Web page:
BEIJING — Millions of Chinese had to cancel travel plans and hunker down in their homes to avoid exposure to a new, mysterious coronavirus Thursday as three cities in central China went on lockdown to curb the spread of the deadly virus that has already claimed 25 lives.
Health officials said that as of Thursday at least 835 cases of the coronavirus known as 2019-nCoV have been confirmed across China. New cases have also been popping up outside the country’s borders, including two in neighboring Hong Kong and one in Singapore on Thursday, as well as one in the U.S. earlier this week.
The number of deaths rose from 17 to 25, China Global Television Network reported Thursday night.
They are warning the virus could spread even further. Officials at the World Health Organization (WHO) are expected to hold a press conference later on Thursday to announce whether it can be classed as a global emergency.
People across China told NBC News the virus has disrupted their travel plans — just as the country is getting ready to celebrate the Lunar New Year, or Spring Festival, later this week, during which millions of people are expected travel both inside and outside China.
Speaking by phone from Shandong province in eastern China, university student Li Tianxin said her family has lost thousands of dollars after the virus forced them to cancel their travel plans.
“My family has prepared to go to Hainan [an island province of China] for the Spring Festival holiday, but worrying about the virus, we have to cancel all the flights and hotels,” the 21-year-old said.
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Chinese health officials said Wednesday the new coronavirus can spread via respiratory transmission, heightening fears of a growing epidemic.
Many Chinese were stocking up on face masks and avoiding crowded places like cinemas and shopping centers.
“I couldn’t find any mask on the market for sale. I dare not go outside,” said college student Du Sijia, 21, from Xiamen on China’s southeast coast. “I don’t even dare to order takeaways because I’m afraid of the virus.”
Gao Duan, 27, who works at a drama company in Tianjin, northeastern China, said he is also staying at home for the time being.
“Every year we gather together to dine out for New Year Eve, but this year I asked my parents to cancel it,” Gao said.
In China’s capital, Beijing, bank clerk Zi Xian said he would normally enjoy going to temple fairs and watching movies during the Spring Festival holiday, “but now I would mostly remain indoors and avoid big crowds.”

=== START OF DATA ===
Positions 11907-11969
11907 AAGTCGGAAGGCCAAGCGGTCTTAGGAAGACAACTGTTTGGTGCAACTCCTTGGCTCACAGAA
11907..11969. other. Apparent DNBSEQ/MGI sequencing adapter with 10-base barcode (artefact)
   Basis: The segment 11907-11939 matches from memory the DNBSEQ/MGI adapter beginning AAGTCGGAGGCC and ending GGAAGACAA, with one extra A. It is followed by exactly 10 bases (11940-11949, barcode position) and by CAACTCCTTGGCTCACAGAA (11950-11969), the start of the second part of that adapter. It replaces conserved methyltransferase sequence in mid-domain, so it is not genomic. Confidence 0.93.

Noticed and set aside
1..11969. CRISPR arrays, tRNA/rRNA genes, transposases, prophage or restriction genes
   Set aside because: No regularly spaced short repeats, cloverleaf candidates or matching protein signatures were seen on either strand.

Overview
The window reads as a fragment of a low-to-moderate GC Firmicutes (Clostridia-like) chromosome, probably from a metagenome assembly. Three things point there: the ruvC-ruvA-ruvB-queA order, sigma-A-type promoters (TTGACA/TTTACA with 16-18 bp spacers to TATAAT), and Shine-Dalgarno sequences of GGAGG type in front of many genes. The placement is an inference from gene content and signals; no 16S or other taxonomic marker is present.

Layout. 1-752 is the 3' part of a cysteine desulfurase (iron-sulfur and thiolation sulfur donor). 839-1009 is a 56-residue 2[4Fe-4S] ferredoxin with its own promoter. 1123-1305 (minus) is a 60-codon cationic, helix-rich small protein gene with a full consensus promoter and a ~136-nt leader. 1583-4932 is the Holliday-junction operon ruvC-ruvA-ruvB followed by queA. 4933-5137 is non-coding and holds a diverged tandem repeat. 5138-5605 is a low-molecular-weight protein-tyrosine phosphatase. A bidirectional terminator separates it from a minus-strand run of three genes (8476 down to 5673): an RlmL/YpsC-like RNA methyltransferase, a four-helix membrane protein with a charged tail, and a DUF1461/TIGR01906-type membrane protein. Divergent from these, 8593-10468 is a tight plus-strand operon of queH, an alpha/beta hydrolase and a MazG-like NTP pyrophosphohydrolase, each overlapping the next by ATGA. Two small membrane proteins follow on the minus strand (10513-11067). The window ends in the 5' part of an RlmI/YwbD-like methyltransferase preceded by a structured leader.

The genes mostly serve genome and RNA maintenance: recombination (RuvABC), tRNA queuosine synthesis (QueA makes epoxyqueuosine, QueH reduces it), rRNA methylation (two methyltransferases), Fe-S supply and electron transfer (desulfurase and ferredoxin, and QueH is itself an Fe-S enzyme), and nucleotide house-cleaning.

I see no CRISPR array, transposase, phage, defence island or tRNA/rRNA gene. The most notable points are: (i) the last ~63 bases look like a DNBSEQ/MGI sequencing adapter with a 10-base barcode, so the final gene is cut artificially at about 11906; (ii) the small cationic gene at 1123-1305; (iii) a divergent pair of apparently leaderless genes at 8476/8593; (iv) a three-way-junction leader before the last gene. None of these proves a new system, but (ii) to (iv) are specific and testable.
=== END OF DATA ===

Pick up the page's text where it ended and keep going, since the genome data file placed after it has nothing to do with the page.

The city of Wuhan in central Hubei province, the ground zero in China’s fight against the new coronavirus, has been in quarantine. The virus is believed to have originated in one of its animal markets.
As of Thursday morning, roads, trains and flights into and out of the city, home to 11 million people, have been locked down.
Reuters reported that state media broadcast images of one of Wuhan’s transport hubs, the Hankou rail station, nearly deserted, with gates blocked.
Residents have also started buying food and daily items in bulk at local supermarkets as many families had to cancel their Chinese New Year dinner gatherings.
Meanwhile, authorities in Hong Kong stopped selling tickets for trains between the semi-autonomous territory and Wuhan Thursday, as two cases of the new coronavirus were confirmed there. They also called off some of the New Year celebrations in the city later this week.
Also on Thursday, Chinese authorities have enacted similar travel restrictions in two more cities neighboring Wuhan — Huanggang and Ezhou.
“I support the lockdown of Wuhan,” former hotel manager Yi Yi, 55, said while on a walk in Beijing. “It shows China has the ability and experience to control this outbreak.”
Chinese government officials were criticized for their handling of the SARS epidemic that claimed the lives of nearly 800 people in 2002-2003, accused of downplaying the full extent of the outbreak, but have so far provided regular updates on the spread of the new coronavirus this week.
Yi, who is from Henan province north of Wuhan, said he too had his travel plans ruined by the outbreak.
“My wife and I originally planned to go to Melbourne, Australia to visit our daughter, but we cancelled the plans due to this virus,” he said. “As a Chinese saying goes, good work usually stays indoors while scandals travel a thousand miles, so with regards to the virus China had to do something to deal with international criticism.”
Eric Baculinao reported from Beijing, Yuliya Talmazan from London.
Dawn Liu, Leou Chen and Vivi Chen contributed.